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    Results 1 to 8 of 8
    1. #1
      Join Date
      Nov 2019
      Location
      Dallas, TX
      Posts
      2

      I am looking to buy a second generation trans am restomod! What should I look for!?!

      I am looking to buy a restomod or pro touring car. I love the second gen trans ams. What are some things to look for or things to avoid?!? Thanks a ton guys!



    2. #2
      Join Date
      Oct 2013
      Location
      H-Town, TX
      Posts
      342
      Country Flag: United States
      Decide what years you want to look at. 70-73 seem to be harder to find and are considerably more expensive than the later cars.

      Do you want a Pontiac motor (my preference) or an LS/LT motor; Both have their benefits.

      There are enough of these available I wouldn’t bother with anything with rust.

      Determine what your price range is and what is important to you. By that I mean you can have two people that are willing to spend 50k on a car; one wants shiny paint and big wheels/ one wants 800 hp and big brakes

      From there you can figure out what to look for in a car

    3. #3
      Join Date
      Nov 2019
      Location
      Dallas, TX
      Posts
      2
      Thank you! That is some great tips!

    4. #4
      Join Date
      Feb 2013
      Posts
      1,297
      Country Flag: United States
      Quote Originally Posted by 1965gp View Post
      Decide what years you want to look at. 70-73 seem to be harder to find and are considerably more expensive than the later cars.

      Do you want a Pontiac motor (my preference) or an LS/LT motor; Both have their benefits.

      There are enough of these available I wouldn’t bother with anything with rust.

      Determine what your price range is and what is important to you. By that I mean you can have two people that are willing to spend 50k on a car; one wants shiny paint and big wheels/ one wants 800 hp and big brakes

      From there you can figure out what to look for in a car
      What he said.

      However, I will say that I had one heck of a time finding a 77-81 car. I wasn't stuck on any of those years specifically, I just wanted one of those years to start with as it's what I had for a first car. I went and looked at 5 different cars before I found mine (and it still had issues, just way less than the others I checked out). I learned that the "this car has no rust" guys only thought that because the spots that weren't "rusted" were already completely gone. The big places I noticed issues in were in the tail pan and frame rails. Check those areas out thoroughly. I replaced the floor pans but I expected some repair with the money I was wanting to spend.

      It all boils down to what the budget is. Obviously, if the starting budget is on the higher end of the spectrum, you'll get a nicer car to start with! As far as what year you should go for, just pick what you like .
      Last edited by [email protected]; 11-11-2019 at 06:34 AM.


      Ridetech Suspsension
      Tech Specialist
      Phone: 812.481.4734

      Project Fox
      1979 Trans Am

    5. #5
      Join Date
      Sep 2005
      Posts
      44,186
      Country Flag: United States
      Budget will determine what you can get. My experience is to buy the high end of your budget, you will get a better car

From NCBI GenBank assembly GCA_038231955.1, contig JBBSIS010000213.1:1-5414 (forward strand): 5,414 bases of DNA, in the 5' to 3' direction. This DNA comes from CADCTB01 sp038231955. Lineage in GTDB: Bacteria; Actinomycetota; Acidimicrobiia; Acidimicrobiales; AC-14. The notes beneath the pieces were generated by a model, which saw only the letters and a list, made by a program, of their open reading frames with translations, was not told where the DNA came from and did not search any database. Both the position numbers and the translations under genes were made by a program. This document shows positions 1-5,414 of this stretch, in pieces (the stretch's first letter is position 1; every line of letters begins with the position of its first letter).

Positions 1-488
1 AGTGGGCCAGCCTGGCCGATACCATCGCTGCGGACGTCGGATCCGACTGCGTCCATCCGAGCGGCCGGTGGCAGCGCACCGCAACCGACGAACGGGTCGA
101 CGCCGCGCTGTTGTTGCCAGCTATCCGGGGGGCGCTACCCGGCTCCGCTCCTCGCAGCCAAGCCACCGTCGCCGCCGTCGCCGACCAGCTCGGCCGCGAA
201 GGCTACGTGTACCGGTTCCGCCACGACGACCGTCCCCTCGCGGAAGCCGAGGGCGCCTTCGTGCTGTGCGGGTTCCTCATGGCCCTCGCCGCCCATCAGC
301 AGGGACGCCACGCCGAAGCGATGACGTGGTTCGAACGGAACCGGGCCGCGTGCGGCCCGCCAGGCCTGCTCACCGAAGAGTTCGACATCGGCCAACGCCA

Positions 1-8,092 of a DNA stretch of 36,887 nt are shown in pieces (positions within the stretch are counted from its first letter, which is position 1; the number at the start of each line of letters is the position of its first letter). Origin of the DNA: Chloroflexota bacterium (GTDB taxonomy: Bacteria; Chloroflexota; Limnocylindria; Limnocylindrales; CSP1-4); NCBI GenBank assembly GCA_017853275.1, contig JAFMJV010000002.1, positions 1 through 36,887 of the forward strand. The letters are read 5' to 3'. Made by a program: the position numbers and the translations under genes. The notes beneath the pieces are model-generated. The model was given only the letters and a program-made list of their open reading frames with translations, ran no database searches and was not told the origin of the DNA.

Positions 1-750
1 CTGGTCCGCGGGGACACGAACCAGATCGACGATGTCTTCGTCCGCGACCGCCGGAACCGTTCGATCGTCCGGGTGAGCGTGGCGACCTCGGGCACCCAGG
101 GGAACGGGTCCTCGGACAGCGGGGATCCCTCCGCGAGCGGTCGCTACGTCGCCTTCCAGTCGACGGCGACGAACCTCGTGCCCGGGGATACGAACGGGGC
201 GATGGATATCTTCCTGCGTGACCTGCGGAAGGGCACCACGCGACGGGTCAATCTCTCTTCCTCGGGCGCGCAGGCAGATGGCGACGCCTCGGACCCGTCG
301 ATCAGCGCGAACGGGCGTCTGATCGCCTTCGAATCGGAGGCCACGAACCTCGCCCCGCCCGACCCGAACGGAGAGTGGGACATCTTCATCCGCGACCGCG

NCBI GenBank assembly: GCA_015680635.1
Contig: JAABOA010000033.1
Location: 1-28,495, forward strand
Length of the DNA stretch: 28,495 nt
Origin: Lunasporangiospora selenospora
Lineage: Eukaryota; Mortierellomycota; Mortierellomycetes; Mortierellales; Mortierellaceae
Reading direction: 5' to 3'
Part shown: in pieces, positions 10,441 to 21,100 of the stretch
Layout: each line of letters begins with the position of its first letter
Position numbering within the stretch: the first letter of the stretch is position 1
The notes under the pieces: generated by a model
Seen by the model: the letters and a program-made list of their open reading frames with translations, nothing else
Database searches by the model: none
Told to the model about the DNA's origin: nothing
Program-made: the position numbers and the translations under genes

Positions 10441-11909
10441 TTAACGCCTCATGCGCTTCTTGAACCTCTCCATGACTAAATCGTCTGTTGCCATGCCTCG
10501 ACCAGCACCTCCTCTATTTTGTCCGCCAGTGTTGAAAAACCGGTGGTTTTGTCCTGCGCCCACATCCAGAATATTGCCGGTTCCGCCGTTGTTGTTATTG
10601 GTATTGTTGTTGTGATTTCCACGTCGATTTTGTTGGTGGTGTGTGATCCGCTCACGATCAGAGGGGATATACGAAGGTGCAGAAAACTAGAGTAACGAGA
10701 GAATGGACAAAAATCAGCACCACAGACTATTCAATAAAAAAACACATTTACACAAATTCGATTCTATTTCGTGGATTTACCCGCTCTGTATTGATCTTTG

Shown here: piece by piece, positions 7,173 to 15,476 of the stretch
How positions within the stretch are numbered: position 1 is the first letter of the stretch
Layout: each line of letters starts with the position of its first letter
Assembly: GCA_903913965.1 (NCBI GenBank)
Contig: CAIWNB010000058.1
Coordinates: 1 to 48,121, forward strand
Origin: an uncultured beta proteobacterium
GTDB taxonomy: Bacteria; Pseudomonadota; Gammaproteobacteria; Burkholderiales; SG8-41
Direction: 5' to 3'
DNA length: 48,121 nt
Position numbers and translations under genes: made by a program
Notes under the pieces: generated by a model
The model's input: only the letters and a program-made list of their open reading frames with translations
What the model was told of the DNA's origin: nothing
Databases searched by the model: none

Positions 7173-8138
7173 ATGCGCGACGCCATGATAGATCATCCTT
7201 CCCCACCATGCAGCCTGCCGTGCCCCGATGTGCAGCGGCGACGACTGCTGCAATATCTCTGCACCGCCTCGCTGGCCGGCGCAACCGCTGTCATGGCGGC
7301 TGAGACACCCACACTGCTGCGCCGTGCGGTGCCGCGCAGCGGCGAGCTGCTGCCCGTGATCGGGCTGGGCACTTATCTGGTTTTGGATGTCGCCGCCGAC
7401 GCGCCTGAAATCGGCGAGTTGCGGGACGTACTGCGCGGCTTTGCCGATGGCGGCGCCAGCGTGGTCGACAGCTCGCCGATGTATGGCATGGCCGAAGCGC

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    6. #6
      Join Date
      Jul 2013
      Location
      N. Scottsdale
      Posts
      270
      Country Flag: United States
      I agree with what the others have said. In addition to the budget (most important factor) and deciding on the years you prefer, consider whether you want a finished car or a project, and relatedly, do you care if the car started its life as a Trans Am.

      My project turned out to be a lot more expensive than it needed to be because I was dead set on a '70 (last year of high compression engines) Formula (clean lines and I love the hood) in a Carousel Red or Keylime Green. The only car I found meeting these criteria ended up needing a ton of work, which was unnecessary given that 70-73s are all very similar, a base Firebird can be made to look like a Formula with a hood change, and a color change just requires paint. My desire to have the car match the trim tag cost me a lot of time and money.

      I think if I were starting a TA project now, I would do more of a rolling project, and assuming a modest budget, I'd start with the absolute cleanest car I could find regardless of the year and model. Pro-touring 2nd generation TAs are just cool!

    7. #7
      Join Date
      Jul 2005
      Location
      Portland, OR
      Posts
      124
      Country Flag: United States
      I agree with what others are advising. I'd add: Decide what the car has to do. Does the car need to be mainly a track car, street/strip or a show car / cruiser? Buy the best condition car you can find that matches what you want it to do. Don't be in a hurry to find the right car.

      I'd also like to highlight what Alponcho suggested as well as I fell into the same trap trying to find a real Formula. Find the best condition 2nd gen firebird you can regardless of the ID tags. You can easily make it look like a T/A or Formula with a hood and / or fender swap.

    8. #8
      Join Date
      Oct 2013
      Location
      H-Town, TX
      Posts
      342
      Country Flag: United States
      I agree with all of this. Decide what the End goal is for the car.

      Great point on the trim tags. My 72 TA clone is being built on a Esprit body I paid $2300 for and drove home.